Just Published: The Three Schools of CCO ThinkingPosted: April 30, 2014
The idea that communication constitutes organization (CCO) comes in many flavors. You can have (and eat it, too) the omnipresent Montreal School with ties to French post-structuralism, McPhee’s four flows based on structuration theory, or Luhmann’s theory of social systems. Best of all, you can try out The Three Schools of CCO Thinking by reading our aptly named article just published in MCQ. Here’s the abstract:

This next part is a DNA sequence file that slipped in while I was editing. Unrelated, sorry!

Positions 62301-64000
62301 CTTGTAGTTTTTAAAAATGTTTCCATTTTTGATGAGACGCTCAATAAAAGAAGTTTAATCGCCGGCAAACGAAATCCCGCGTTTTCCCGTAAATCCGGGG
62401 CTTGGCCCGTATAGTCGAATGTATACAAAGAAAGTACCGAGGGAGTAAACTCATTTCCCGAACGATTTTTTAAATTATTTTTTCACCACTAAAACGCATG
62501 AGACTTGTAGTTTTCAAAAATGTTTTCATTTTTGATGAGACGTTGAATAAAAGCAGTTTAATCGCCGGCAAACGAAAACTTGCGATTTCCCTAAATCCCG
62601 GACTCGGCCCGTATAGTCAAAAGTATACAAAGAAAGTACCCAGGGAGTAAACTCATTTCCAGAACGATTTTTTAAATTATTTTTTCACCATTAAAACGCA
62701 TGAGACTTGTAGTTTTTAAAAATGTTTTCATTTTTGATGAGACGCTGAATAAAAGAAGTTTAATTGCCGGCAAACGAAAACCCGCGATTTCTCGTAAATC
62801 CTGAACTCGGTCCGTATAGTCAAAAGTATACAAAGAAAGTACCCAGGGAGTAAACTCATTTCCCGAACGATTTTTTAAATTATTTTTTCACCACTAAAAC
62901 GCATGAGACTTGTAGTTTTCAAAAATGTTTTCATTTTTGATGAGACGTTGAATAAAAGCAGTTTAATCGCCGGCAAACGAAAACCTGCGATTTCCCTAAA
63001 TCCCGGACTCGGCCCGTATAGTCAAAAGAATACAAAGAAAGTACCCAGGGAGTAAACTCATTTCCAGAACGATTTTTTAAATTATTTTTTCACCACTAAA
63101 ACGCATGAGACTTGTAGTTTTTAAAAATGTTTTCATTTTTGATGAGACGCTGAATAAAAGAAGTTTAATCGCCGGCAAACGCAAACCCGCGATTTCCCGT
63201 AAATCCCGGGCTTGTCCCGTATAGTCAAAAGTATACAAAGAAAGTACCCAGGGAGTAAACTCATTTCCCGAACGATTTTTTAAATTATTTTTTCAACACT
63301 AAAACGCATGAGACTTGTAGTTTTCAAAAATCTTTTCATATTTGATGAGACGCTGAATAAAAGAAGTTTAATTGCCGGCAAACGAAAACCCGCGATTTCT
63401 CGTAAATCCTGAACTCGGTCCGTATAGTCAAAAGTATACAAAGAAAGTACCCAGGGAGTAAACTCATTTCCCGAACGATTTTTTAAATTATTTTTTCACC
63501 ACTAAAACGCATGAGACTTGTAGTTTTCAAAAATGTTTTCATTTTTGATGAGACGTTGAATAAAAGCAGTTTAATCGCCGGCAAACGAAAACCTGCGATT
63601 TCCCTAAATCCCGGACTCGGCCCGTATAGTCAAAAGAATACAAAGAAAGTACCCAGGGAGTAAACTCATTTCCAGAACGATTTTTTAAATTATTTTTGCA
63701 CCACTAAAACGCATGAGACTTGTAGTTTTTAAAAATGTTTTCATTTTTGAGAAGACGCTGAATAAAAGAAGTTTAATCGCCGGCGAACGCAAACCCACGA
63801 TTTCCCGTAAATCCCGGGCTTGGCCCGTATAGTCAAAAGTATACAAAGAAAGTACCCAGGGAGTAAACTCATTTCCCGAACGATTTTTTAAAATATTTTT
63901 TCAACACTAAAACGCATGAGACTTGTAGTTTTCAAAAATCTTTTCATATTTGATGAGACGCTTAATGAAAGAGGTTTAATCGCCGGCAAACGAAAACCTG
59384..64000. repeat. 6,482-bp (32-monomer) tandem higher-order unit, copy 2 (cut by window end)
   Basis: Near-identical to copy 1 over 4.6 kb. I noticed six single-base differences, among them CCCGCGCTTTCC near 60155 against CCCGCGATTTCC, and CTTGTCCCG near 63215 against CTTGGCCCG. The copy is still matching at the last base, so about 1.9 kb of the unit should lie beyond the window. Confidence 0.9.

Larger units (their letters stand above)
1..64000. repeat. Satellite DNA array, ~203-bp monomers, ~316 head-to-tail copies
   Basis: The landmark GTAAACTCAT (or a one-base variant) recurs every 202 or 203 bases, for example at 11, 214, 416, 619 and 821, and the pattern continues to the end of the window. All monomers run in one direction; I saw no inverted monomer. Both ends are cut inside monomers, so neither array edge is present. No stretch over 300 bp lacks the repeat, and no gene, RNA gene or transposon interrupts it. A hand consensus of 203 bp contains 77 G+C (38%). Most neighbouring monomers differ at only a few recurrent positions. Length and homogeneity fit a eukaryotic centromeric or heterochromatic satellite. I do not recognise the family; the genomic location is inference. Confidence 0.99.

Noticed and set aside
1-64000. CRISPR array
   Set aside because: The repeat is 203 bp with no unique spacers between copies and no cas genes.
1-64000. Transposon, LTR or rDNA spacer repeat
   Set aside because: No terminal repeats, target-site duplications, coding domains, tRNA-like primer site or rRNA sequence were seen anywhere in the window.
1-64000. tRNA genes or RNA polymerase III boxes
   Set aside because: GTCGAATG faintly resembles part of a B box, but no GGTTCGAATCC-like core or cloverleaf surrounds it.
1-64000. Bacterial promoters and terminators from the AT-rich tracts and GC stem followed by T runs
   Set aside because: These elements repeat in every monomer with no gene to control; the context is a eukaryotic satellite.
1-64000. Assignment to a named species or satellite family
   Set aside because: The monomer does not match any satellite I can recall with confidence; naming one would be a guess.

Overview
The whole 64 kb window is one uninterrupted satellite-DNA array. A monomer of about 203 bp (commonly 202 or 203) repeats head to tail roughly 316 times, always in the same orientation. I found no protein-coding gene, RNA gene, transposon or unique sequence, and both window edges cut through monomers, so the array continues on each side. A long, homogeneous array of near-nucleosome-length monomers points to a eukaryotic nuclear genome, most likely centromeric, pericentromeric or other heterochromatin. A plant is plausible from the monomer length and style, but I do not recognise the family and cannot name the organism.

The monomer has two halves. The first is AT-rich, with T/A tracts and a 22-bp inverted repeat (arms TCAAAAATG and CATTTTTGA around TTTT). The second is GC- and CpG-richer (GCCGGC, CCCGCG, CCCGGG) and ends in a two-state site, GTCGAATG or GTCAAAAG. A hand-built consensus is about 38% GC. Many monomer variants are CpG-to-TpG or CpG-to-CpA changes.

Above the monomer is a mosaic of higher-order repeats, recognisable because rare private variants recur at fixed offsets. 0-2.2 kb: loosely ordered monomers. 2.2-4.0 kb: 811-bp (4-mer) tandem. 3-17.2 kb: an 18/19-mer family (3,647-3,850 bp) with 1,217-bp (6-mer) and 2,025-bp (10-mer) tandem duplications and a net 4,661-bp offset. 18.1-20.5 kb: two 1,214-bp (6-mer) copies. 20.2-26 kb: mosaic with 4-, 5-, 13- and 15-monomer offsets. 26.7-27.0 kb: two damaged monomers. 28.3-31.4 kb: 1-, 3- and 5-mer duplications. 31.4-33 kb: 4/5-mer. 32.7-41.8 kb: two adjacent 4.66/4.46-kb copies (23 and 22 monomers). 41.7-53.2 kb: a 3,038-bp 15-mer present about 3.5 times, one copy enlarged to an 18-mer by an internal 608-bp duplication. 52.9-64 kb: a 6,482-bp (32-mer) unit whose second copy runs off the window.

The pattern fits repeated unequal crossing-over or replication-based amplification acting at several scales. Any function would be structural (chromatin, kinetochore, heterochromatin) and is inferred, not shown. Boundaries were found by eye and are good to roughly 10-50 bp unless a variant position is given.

The idea of the communicative constitution of organizations (CCO) has gained considerable attention in organizational communication studies. This rather heterogeneous theoretical endeavor is driven by three main schools of thought: the Montreal School of Organizational Communication, the Four-Flows Model (based on Giddens’s Structuration Theory), and Luhmann’s Theory of Social Systems. In this article, we let proponents of all three schools directly speak to each other in form of an interactive dialogue that is structured around guiding questions addressing the epistemological, ontological, and methodological dimension of CCO as a theoretical paradigm. Based on this dialogue, we systematically compare the three schools of CCO thinking and identify common grounds as well as key differences.
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